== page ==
Bp. Schneider on today’s “vacuum of prayer and adoration”. Fr. Z makes a plea to bishops and priests.

From his terrific new book…

Christus Vincit: Christ’s Triumph Over the Darkness of the Age



With my emphases:

SCHNEIDER: The whole crisis in the Church, as seen after the Council, was manifest in an incredible inflation of frenetic human activity to fill the void or the vacuum of prayer and adoration, to fill the void created through the abandonment of the supernatural.

MONTAGNA: Which is a void that can never be filled…

SCNHEIDER: Exactly. Nonetheless, efforts to fill this void have been tried, for example, in continual Church meetings and gatherings at different levels and in different forms—continuous synods. This is oftentimes busy work with a very pious mask. It is a waste of money; it is a waste of time that could be used for prayer and for direct evangelization. The phenomenon of permanent meetings, assemblies and synods on various levels is a kind of parliamentarization of Church life and is therefore worldly, although masked with the impressive word “synodality.” There are episcopal meetings on the continental, regional, and national level, on the subnational level, on the diocesan level, and so on. We are suffocated with continuous meetings and every meeting has to produce papers. So, we are really submerged by the weight of papers and papers and papers. This is pure, frenetic Pelagianism. Not only is this taking money and time away from evangelization and prayer; it is also an extremely cunning method of Satan to take away the successors of the Apostles and priests from prayer and evangelization—under the pretext of a so-called “synodality.”


Fathers!  Bishops!  You are busy about many things. You have lots of meetings.

How about cutting back on the number of meetings, or at least restraining them to minimum necessary time frames to cover a necessary agenda.   Just them back.

Use the time to do what only you – ordained – alter Christus – can do!

In another post today, and at other times, I’ve suggested going about the whole grounds of whatever place is entrusted to you, using Chapter 3, leaving blessed medals and salt, really doing some deep housecleaning on the supernatural level.  Then blessing.

There is nothing to lose, except time in a meeting.  There is potentially a lot to gain, including freedom from the influence of the fallen angels who attach and infest and seek to thwart us.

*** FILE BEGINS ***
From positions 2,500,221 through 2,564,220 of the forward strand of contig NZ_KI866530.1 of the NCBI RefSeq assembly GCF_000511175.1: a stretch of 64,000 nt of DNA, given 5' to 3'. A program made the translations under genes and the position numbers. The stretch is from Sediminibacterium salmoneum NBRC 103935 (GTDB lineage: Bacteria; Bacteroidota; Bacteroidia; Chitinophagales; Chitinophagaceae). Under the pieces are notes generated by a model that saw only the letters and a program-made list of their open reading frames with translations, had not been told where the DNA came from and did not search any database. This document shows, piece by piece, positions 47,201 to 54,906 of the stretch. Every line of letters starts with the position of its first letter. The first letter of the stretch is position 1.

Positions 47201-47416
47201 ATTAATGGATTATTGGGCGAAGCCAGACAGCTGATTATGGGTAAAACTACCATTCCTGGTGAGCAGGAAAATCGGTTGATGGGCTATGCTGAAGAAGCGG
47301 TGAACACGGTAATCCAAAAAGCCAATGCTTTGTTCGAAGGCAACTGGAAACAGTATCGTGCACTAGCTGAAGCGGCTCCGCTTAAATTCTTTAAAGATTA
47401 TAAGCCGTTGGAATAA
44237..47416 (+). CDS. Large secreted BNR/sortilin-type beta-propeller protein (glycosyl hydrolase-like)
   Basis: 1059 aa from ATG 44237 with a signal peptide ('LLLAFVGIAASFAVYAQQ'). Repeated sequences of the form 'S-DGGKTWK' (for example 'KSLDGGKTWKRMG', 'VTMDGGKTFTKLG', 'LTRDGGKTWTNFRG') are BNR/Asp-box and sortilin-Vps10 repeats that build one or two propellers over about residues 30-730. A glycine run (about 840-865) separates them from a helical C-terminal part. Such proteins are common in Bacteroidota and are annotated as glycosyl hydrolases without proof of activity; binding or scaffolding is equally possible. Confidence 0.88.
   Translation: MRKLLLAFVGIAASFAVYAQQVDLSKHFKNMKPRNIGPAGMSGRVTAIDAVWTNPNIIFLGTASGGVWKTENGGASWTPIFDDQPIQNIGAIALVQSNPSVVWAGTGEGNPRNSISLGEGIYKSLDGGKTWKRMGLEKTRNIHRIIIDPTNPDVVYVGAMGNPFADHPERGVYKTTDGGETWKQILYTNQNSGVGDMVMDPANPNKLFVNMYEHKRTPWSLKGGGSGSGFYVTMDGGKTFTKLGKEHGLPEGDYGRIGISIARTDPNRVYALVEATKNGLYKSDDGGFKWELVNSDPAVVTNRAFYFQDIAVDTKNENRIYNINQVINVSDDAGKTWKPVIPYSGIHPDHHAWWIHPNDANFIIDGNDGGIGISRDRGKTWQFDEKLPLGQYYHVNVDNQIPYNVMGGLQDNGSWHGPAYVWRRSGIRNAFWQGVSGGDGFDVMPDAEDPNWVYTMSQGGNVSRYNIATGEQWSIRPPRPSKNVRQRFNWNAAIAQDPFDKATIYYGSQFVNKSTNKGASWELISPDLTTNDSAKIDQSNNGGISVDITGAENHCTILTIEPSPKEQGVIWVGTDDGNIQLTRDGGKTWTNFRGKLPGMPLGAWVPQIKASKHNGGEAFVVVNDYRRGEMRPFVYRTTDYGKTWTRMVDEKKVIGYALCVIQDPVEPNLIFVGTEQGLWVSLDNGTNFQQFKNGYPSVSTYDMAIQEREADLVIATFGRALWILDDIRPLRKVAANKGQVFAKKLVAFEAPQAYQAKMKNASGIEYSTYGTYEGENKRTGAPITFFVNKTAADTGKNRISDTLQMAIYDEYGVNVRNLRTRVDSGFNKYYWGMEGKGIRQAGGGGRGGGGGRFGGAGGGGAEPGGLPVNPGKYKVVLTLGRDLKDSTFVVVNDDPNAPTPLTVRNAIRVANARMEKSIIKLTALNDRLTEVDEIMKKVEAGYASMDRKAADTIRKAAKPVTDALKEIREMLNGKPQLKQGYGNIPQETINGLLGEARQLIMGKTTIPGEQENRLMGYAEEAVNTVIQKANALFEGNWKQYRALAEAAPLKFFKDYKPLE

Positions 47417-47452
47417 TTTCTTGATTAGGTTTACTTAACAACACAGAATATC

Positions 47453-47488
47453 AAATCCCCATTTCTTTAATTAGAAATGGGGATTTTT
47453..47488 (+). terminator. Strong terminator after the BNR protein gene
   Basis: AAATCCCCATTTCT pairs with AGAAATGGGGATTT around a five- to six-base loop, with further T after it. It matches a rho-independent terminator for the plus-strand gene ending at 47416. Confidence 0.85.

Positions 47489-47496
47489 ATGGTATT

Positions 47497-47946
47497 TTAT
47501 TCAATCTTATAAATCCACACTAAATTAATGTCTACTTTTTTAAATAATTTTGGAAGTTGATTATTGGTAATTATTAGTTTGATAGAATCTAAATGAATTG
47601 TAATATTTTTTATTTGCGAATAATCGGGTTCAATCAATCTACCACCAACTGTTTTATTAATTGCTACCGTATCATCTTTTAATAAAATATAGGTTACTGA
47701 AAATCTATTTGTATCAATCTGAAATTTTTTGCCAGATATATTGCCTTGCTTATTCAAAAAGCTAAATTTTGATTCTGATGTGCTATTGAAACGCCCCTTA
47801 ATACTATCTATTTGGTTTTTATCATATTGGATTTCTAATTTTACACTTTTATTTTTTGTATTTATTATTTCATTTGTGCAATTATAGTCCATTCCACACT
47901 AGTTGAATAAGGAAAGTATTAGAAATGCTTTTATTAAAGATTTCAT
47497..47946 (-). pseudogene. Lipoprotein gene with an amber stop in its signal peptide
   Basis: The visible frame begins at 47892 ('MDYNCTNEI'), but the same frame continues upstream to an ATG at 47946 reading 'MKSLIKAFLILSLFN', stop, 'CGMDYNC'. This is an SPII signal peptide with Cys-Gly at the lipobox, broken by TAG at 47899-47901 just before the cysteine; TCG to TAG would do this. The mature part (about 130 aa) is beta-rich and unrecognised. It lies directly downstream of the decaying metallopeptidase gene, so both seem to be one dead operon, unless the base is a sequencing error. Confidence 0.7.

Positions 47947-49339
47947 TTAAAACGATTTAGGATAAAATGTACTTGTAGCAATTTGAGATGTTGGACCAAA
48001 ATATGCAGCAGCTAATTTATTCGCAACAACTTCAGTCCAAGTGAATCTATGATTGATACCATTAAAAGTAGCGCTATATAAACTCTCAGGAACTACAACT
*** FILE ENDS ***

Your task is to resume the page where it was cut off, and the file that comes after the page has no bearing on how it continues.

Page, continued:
You believe in the Devil, right?

If that seems daunting, how about this?  Fathers, ask some priest friends to come to your place, your parish.  Tell them to bring their stoles and rituals, or provide copies.  Have them go around to different places, to help you you.  Then have a great meal together.

Bishops: designate a few priests to get this done.   “Father, please do me the kindness of  saying Chapter 3 today and then go about the chancery to bless the offices?”

Exorcise first.  Then bless.  That’s how we do it in the Roman Church, just as the angel cleansed Isaiah’s lips with the coal before he was commissioned as a prophet. In the traditional Roman Mass, before the Gospel, we still invoke this image of cleansing before proclaiming.  When blessing important things and places we exorcise and then bless.  We exorcise and then baptize.  There are reasons for these rites and…


Respectfully, for your consideration.

Remember: I have made recordings of the Latin of both Chapters 2 and 3 in the Rituale Romanum concerned with exorcisms.  I will make them available to priests and bishops who want them.

About Fr. John Zuhlsdorf

Fr. Z is the guy who runs this blog. o{]:¬)
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  1. teomatteo says:

    meetings, meetings, meetings. Brought to my mind all the ‘meetings’ of the zebras during an NFL game. Here’s my idea. The NFL randomly designated games in which there is no replay, no challenge flags, no TV replay of plays for us, the audience. Just play the game and the refs do their thing and move on. Call these games the ‘extra-ordinary’ form and the instant replay with meetings the ‘ordinary form’. See what the public likes. Can you say, mutual enrichment. ; )

  2. tskrobola says:

    Pachamamas thrown into the Tiber! Film on Youtube. A Catholic Tea Party! Lets make this a movement against pagan idols ??

  3. Andrew says:

    “So, we are really submerged by the weight of papers and papers and papers.”

    Long time ago, I heard someone jokingly referring to the Encyclical of Pope Paul VI “Populorum Progressio” as “Papelorum Progressio”.

  4. Alice says:

    Our diocese most definitely has its faults, but I truly appreciate the fact that our bishop’s first public response to any crisis is to lead us to prayer and fasting. He also encourages the traditional Catholic devotions in his diocese. Communion with God in prayer seems completely worthless to the non-believer, but really any action that the Church takes has to be grounded in prayer and I’m grateful that our bishop seems to get this.

  5. Josephus Corvus says:

    You are so right about being “busy about many things.” Our parish has two priest which allows for two daily Masses. Once during the week, there is an evening Mass so people who work certain hours have an opportunity to attend other than just the weekend. However, if a priest happens to be out (vacation, retreat, diocesan responsibilities…), the remaining priest will always cut out the Mass. One would think that it would be the LAST thing that would be cut.

  6. Thomas S says: